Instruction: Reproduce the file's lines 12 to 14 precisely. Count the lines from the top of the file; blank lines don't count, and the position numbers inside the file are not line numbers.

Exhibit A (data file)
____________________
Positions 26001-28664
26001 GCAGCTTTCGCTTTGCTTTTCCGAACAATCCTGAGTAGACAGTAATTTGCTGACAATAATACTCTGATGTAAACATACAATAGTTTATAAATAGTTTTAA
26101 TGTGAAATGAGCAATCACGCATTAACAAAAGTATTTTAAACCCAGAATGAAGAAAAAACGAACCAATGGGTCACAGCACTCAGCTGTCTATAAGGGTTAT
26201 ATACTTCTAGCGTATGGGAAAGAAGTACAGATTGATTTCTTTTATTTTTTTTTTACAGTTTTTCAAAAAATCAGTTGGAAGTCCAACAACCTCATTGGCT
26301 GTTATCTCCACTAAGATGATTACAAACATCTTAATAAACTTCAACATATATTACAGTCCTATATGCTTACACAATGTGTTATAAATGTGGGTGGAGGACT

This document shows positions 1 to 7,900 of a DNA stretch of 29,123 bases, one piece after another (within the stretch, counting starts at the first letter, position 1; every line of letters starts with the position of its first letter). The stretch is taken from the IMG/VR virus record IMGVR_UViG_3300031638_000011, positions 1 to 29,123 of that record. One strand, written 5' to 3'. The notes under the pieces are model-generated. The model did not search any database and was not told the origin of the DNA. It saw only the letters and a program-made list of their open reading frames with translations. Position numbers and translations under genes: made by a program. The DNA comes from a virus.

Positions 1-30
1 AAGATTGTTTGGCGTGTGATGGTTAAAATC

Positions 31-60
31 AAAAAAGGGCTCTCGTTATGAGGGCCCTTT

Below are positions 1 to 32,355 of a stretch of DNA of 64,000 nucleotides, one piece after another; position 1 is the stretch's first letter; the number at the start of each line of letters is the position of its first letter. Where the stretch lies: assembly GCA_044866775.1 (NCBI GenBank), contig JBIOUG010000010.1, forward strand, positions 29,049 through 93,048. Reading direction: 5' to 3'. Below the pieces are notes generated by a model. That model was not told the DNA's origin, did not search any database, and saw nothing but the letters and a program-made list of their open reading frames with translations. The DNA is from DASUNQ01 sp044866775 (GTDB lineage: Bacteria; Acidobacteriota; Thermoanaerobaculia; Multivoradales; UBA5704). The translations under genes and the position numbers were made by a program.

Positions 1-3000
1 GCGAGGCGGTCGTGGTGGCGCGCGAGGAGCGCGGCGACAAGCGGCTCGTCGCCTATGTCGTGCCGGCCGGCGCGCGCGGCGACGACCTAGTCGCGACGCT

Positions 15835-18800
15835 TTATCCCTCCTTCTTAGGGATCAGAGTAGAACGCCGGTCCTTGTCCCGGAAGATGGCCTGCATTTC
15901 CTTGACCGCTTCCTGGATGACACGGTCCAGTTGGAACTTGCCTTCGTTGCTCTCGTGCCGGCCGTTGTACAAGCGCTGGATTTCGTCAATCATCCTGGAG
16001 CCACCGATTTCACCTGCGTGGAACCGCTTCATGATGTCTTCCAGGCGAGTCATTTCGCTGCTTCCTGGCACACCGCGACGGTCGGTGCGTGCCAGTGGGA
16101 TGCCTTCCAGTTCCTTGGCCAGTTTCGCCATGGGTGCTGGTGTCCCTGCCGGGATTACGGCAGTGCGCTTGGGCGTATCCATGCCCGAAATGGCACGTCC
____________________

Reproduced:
Positions 1-3000
1 GCGAGGCGGTCGTGGTGGCGCGCGAGGAGCGCGGCGACAAGCGGCTCGTCGCCTATGTCGTGCCGGCCGGCGCGCGCGGCGACGACCTAGTCGCGACGCT

Positions 15835-18800